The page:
Tumor necrosis factor-α and myocardium

TNF-α is secreted by adipose tissue, macrophages and cardiac tissue, and plays roles in the pathogeneses of insulin resistance, type 2 diabetes mellitus, inflammation, and septic shock [13]. Release of TNF-α occurs early in the course of AMI and reduces myocardial contractility in a dose-dependent manner [25,26]. Using anti-TNF-α antibody can reduce TNF-α-induced myocardial injury and dysfunction [13,27]. Cardiac cachexia is believed to be due to an increase in the circulating levels of TNF-α [28], and a direct correlation between the clinical features of congestive cardiac failure (CCF) and circulating levels of TNF have been reported. Following cardiac transplantation TNF-α levels decrease [13,25]. This suggests that TNF-α is an important mediator in the pathogenesis of CCF. In addition, it causes dysfunction and apoptosis of endothelial cells, and enhances generation of free radicals (including superoxide anion), which in turn quenches NO. Damage to endothelial cells triggers procoagulant activity and fibrin deposition [29]. These events are detrimental to the patient in the long run.

In CCF there is increased mesenteric venous pressure, which causes intestinal edema and increased bowel permeability. This causes an increase in endotoxin absorption from the gut. Increase in circulating levels of endotoxin activates macrophages and other cells to produce TNF-α [13]. In patients with CCF, CD14 concentrations (which are indicative of endotoxin-cell interaction) are raised in relation to the elevated levels of TNF-α and cachexia [30]. These findings suggest that methods designed to reduce TNF-α levels could be of significant benefit in inflammation, septicemia, and CCF.

Tumor necrosis factor-α and insulin

Both the American College of Cardiology and the American Heart Association recommended that intravenous glucose–insulin–potassium (GIK) be given to patients with AMI, especially those who are poor candidates for thrombolytic therapy and in whom the risk for bleeding is high [31], because the GIK regimen was beneficial in treating AMI [32,33,34,35,36,37,38]. It is generally believed that the GIK treatment improves the integrity and function of myocardial cells once glucose and potassium are transported in by insulin. Previously, I suggested that the GIK regimen in general and insulin in particular suppresses inflammation by inhibiting production of TNF-α, macrophage migration inhibitory factor (MIF) and superoxide anion, and by stimulating endothelial NO synthesis [16,26].

Satomi and coworkers [39] showed that exogenous insulin injection inhibited TNF-α production in a dose-related manner in animals after lipopolysaccharide challenge. Addition of insulin to cultures of peritoneal exudate cells from Propionibacterium acnes primed mice blocked TNF-α production, whereas in control animals it did not. Fraker and colleagues [40] reported that reduced food intake, decreased body weight gain, severe interstitial pneumonitis, periportal inflammation in the liver, and increases in the weights of the heart, lungs, kidney and spleen observed in TNF-α-treated animals reverted to normal levels when insulin was administered concurrently. The pneumonitis seen in these TNF-α-treated animals is somewhat similar to the adult respiratory distress syndrome that is seen in patients with septicemia and septic shock, conditions in which concentrations of interleukin-1, TNF-α, and MIF are elevated [41,42]. In addition, insulin suppresses superoxide anion generation [43] and enhances the production of endothelial NO [44]. Thus, the ability of insulin to suppress TNF-α production, which decreases myocardial contractility, could be one mechanism by which the GIK regimen is beneficial in AMI.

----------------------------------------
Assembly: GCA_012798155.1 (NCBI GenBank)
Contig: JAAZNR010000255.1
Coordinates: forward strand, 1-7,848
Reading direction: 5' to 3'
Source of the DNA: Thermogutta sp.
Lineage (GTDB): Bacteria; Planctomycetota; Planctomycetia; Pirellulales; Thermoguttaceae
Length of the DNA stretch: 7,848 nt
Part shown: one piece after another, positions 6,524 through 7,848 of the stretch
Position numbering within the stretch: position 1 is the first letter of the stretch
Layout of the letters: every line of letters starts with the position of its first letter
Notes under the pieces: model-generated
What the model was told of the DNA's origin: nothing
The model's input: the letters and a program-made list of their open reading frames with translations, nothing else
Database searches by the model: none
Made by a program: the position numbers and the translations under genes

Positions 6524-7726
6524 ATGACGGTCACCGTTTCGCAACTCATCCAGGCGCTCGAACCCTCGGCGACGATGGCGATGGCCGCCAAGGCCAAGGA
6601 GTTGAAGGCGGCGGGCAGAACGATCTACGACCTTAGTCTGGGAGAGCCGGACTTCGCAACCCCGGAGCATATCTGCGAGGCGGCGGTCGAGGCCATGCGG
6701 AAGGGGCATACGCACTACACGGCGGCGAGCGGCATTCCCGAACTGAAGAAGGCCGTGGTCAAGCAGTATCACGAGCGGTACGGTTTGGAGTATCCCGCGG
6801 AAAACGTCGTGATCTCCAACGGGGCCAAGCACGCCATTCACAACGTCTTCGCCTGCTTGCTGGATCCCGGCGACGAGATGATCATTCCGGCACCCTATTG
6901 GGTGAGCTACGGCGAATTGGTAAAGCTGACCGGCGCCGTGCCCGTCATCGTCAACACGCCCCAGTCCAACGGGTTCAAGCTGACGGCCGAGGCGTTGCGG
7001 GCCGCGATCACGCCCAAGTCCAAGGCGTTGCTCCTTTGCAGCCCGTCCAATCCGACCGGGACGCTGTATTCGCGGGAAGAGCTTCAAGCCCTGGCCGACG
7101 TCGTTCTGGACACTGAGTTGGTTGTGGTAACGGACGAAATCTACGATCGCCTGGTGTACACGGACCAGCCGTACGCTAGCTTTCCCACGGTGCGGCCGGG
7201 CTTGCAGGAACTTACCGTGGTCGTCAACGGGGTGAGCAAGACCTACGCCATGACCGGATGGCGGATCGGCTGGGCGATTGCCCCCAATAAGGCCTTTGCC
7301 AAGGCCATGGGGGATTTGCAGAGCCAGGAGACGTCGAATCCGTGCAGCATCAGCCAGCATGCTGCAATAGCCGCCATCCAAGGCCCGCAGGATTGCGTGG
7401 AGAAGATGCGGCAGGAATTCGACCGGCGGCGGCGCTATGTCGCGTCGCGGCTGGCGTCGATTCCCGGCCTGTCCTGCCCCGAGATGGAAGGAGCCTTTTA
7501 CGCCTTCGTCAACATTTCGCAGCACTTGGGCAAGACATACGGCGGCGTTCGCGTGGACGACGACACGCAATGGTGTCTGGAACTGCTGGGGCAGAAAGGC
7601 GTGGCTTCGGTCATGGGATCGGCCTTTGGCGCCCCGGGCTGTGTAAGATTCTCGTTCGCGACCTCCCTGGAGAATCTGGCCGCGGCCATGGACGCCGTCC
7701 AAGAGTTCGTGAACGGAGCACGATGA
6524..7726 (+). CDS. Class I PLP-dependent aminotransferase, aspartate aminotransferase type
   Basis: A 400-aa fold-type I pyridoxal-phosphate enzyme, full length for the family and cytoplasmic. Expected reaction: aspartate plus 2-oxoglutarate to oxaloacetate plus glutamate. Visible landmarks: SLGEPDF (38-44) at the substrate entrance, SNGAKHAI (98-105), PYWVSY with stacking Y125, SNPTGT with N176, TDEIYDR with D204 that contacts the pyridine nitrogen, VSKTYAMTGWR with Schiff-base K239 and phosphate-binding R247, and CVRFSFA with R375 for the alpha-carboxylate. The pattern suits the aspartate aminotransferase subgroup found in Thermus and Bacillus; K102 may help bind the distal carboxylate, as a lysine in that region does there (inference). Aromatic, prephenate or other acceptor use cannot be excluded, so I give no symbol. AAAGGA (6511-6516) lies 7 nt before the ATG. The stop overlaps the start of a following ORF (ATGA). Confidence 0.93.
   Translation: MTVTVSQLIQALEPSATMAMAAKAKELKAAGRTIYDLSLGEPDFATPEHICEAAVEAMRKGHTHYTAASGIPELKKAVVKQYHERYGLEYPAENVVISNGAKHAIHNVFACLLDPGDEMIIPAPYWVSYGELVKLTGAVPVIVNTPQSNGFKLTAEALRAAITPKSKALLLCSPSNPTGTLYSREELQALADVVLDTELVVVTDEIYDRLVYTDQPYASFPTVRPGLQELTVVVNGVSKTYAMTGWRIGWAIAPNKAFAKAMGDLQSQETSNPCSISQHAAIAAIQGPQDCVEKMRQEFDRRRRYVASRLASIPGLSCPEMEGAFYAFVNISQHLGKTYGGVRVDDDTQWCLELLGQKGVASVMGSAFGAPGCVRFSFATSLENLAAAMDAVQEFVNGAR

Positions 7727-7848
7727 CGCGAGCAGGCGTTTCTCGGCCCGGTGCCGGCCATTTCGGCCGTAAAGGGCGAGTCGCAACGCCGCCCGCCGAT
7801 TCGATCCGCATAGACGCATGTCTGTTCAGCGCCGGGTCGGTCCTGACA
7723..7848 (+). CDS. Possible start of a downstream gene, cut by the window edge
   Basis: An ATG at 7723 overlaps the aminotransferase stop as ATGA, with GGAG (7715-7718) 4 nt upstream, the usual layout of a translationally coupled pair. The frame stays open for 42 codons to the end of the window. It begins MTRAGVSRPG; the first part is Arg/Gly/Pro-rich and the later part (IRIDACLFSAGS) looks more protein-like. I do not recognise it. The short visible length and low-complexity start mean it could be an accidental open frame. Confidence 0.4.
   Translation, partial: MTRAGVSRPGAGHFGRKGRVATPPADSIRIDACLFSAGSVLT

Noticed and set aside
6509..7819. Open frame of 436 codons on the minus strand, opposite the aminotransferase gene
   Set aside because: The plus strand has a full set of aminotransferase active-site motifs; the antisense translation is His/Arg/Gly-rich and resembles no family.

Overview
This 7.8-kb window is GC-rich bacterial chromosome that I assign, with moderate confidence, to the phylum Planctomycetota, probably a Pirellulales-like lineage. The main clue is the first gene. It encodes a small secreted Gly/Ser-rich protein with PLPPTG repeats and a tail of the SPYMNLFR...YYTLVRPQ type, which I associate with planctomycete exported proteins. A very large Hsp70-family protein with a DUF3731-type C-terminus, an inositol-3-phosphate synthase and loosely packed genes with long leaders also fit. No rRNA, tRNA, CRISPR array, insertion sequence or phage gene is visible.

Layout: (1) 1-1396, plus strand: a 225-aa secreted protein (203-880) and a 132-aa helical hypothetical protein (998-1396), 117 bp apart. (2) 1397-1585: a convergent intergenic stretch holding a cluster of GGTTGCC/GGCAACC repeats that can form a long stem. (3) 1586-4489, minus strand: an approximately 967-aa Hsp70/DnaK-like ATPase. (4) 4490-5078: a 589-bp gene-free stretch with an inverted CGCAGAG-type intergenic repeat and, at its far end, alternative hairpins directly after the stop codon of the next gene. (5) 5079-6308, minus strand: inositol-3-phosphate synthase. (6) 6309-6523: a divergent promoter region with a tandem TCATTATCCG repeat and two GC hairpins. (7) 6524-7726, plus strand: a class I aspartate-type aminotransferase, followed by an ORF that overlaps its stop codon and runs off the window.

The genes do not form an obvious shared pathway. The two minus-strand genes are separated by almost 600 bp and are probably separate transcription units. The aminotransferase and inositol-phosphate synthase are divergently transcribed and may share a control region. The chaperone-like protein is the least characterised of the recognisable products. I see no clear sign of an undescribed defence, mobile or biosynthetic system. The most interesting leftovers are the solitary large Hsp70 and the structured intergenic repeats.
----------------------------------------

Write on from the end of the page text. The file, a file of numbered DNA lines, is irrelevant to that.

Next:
Is it glucose or insulin that is critical to the heart?

Although several studies suggested that GIK regimen preserved systolic and diastolic function in ischemia and reperfusion [45] and protects the myocardium in patients undergoing open heart surgery [46,47], this is not without controversy [48,49,50,51]. Why did some studies give positive results whereas others failed to show a benefit from the GIK regimen? On closer examination, it is clear that not all studies were comparable to each other because the concentrations of glucose and insulin used in those studies were not uniform [45,46,47,48,49,50,51]. Studies in which higher concentrations of insulin were used showed better results than did those studies that employed a lesser dose. For instance, studies in which 33% glucose with 120 units of insulin [46] or 30% glucose with 300 units of insulin [47] was used yielded positive results. In contrast, the results reported by those studies that employed a lower dose (Bruemmer-Smith and coworkers [49] used 500 ml of 5% dextrose with 100 units of insulin, and Rao and colleagues [50] supplemented the cardioplegic solution with 10 units/l insulin) were less favorable. This is supported by the observation that stress hyperglycemia or even mild hyperglycemia with myocardial infarction is associated with increased mortality [7] and that intensive insulin treatment to maintain blood glucose levels between 80 and 110 mg/dl is highly beneficial and reduces morbidity and mortality among critically ill patients [5]. It is possible that the negative results obtained with GIK [49,50,51] were due to the low dose of insulin used; this invariably resulted in hyperglycemia, which is detrimental to the myocardium.